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Films >> Incident at Oglala (1992) >>

Brother's Keeper (1992)
In this documentary, Joe Berlinger and Bruce Sinofsky focus on the alleged murder of Bill Ward by his brother Delbert in June 1990.
Lakota Woman: Siege at Wounded Knee (1994)
The story of Mary Crow Dog, a woman involved in the same American Indian Movement activities of the 70s as Peltier.
Mumia: A Case for Reasonable Doubt (1997)
John Edington's film investigates the conviction Mumia Abu-Jamal for shooting and killing the Philadelphia police officer Daniel Faulkner. By re-examining the eyewitnesses' original statements, forensic evidence, and the judge's background, Edington makes a persuasive case that events did not occur the way the investigating officers claimed they did.
Smoke Signals (1999)
Based on a few stories from Sherman Alexie's book The Lone Ranger and Tonto Fistfight in Heaven, this film depicts life on the reservation. Alexie highlights the importance of family, community, and comedy while confronting serious issues that face American Indians -- alcoholism, abuse, abandonment, and poverty.
Sundance (2005)
Matthew J. Walton's original opera examines the trial and incarceration of Leonard Peltier.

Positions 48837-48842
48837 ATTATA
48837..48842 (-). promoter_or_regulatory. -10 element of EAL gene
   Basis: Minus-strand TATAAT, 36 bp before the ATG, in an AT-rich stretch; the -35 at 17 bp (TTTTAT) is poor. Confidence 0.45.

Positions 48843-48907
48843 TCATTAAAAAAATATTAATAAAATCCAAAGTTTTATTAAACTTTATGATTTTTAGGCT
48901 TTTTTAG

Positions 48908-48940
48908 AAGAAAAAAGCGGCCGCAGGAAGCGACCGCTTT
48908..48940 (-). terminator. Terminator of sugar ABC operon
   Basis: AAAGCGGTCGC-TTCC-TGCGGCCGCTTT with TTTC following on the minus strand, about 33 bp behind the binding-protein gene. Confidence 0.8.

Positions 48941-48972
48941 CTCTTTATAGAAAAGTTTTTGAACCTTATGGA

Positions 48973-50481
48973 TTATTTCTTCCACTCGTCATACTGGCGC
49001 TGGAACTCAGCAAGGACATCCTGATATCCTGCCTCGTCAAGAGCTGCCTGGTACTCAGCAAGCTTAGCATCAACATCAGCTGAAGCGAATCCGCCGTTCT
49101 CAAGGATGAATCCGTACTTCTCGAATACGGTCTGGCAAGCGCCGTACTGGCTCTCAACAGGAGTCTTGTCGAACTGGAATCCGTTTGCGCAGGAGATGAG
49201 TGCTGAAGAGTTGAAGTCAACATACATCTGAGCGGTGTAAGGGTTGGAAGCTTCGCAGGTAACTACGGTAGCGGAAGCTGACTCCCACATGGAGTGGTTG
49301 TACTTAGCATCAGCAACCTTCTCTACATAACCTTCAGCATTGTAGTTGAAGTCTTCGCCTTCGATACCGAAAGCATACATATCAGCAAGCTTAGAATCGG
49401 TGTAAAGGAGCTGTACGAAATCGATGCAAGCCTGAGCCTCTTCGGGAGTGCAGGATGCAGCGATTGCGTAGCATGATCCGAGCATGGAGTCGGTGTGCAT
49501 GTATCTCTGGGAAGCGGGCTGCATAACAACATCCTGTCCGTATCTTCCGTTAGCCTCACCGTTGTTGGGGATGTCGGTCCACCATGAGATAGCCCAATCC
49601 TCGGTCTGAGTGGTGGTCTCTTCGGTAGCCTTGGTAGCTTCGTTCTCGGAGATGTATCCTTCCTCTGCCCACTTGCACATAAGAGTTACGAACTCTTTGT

The Thin Blue Line (1988)
On November 28, 1976, a Dallas police officer was murdered on the highway. Despite strong evidence pointing to David Harris, a teenage runaway, Randall Dale Adams was convicted for the capital murder. Not only did this documentary raise awareness, but it helped acquit an innocent man of murder, inspiring other writers and directors to undertake their own social justice projects through documentaries. Many of the reviews of Incident in Oglala compare the motivations and goals of Redford (producer of Oglala) and Apted (director of Oglala) to that of Errol Morris (writer and director of Thin Blue Line). While Incident in Oglala failed to free or at least retry Peltier, it also fell short of the acclaim that Thin Blue Line received. Nonetheless, both documentaries tackle issues of the United States judicial courts.
Thunderheart (1992)
Based on real events that occurred on the Pine Ridge Reservation in South Dakota during the 70s, Apted once again delves into the interaction between the federal government and the Sioux. But this time he works with a fictional script about an arrogant FBI agent involved in an investigation of a murder on an Oglala reservation. Not only does Thunderheart share the same director, general plot, and year of release, but John Trudell, the national spokesperson for the American Indian Movement makes an appearance. In short, the two films complement one another and should be viewed alongside each other. As Caryn James states, "‘Oglala' affirms the truth behind ‘Thunderheart,' just as ‘Thunderheart' enhances the emotional power of ‘Oglala.'"
Trudell (2007)
"While not as charismatic as leaders like Russel Means and Dennis Banks, John Trudell has become 'the voice' of Native American resistance."